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Today’s gratitude focus is on what is good and special about your family. Every family is unique and special. No two families are the same and we need to celebrate those differences!

Today, take a deep breath and take a mindful moment to focus on your family. identify what makes them so special.

Share that memory with people. It can be face to face or through social media. It doesn’t matter except to spread happiness!

Classroom Tips:
#WeekOfGratitude
Mindful Gratitude

Gratitude Meditation:

#WeekOfGratitude – Thankful Thursday

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Today’s gratitude focus is on what you are thankful for in your life.  Being thankful allows us to see the good in things beginning a spiral of positivity.

Today, take a deep breath and take a mindful moment to focus on things you are thankful for.

Share that memory with people. It can be face to face or through social media. It doesn’t matter except to spread happiness!

Classroom Tips:
#WeekOfGratitude
Mindful Gratitude

Gratitude Meditation:

#WeekOfGratitude – Whimsical Wednesday

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Today’s gratitude focus is on a fun or funny memory.

They say that laughter is the best medicine and, in lots of ways. Laughter:

-Releases of a cocktail of happy chemicals that boosts the immune responses.
-Laughter diminishes the secretion of cortisol and epinephrine, while enhancing immune reactivity.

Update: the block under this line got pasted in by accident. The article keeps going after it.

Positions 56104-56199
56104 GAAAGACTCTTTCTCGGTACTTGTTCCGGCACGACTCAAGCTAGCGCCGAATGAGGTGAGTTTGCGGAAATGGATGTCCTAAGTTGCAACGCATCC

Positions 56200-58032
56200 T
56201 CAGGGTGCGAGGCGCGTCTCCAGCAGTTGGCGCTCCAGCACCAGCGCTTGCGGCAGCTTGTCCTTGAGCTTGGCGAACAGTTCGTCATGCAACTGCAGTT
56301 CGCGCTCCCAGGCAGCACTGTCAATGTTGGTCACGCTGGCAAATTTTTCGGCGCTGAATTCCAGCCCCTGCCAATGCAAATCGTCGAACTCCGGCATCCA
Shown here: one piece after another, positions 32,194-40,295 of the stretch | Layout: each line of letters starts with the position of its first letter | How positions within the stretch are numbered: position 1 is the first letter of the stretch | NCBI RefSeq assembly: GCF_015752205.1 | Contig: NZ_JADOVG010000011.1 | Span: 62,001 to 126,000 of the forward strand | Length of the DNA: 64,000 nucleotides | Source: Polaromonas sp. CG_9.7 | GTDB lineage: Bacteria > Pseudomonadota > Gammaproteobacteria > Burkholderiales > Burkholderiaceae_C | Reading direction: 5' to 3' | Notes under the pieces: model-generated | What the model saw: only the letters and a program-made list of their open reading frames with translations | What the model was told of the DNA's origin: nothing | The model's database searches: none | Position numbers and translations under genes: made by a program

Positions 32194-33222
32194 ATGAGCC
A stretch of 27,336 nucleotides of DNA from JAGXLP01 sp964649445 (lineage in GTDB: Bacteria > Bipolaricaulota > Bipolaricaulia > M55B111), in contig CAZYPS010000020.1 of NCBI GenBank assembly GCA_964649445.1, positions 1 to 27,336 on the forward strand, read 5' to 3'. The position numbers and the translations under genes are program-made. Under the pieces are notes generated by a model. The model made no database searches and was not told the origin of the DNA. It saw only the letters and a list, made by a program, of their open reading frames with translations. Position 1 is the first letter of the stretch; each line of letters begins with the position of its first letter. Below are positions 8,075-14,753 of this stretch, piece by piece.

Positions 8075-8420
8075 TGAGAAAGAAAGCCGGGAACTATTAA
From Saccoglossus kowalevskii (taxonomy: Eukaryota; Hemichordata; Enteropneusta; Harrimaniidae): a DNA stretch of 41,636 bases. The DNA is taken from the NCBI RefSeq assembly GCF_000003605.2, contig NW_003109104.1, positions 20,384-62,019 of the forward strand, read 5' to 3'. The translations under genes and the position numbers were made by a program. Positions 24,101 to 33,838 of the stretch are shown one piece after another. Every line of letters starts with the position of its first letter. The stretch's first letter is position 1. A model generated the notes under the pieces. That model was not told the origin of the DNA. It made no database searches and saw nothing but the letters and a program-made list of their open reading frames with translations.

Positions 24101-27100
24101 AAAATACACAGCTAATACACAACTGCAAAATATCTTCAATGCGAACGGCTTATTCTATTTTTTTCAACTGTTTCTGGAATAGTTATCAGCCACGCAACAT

-Laughing leads to the release of endorphins.
-Helps dislodge blocked emotions stored in the body.
-Laughter stimulates circulation and aids muscle relaxation.

Today, take a deep breath and take a mindful moment to focus on these fun or funny memories.

Share that memory with people. It can be face to face or through social media. It doesn’t matter except to spread happiness!

Classroom Tips:
#WeekOfGratitude
Mindful Gratitude

Gratitude Meditation:

#WeekOfGratitude -Thoughtful Tuesday

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Today’s gratitude focus is on how others have been helpful to you. Over time we can take for granted the help others give us. It can be as simple as someone holding a door open for you to a big as teaching you how to do something new.

Today, take a deep breath and take a mindful moment to focus on those people that make your life a little better. Really focus on those people and take a moment to let them know you appreciate what they do or have done for you.

Share that memory with people. It can be face to face or through social media. It doesn’t matter except to spread happiness!

Classroom Tips:
#WeekOfGratitude
Mindful Gratitude

Gratitude Meditation: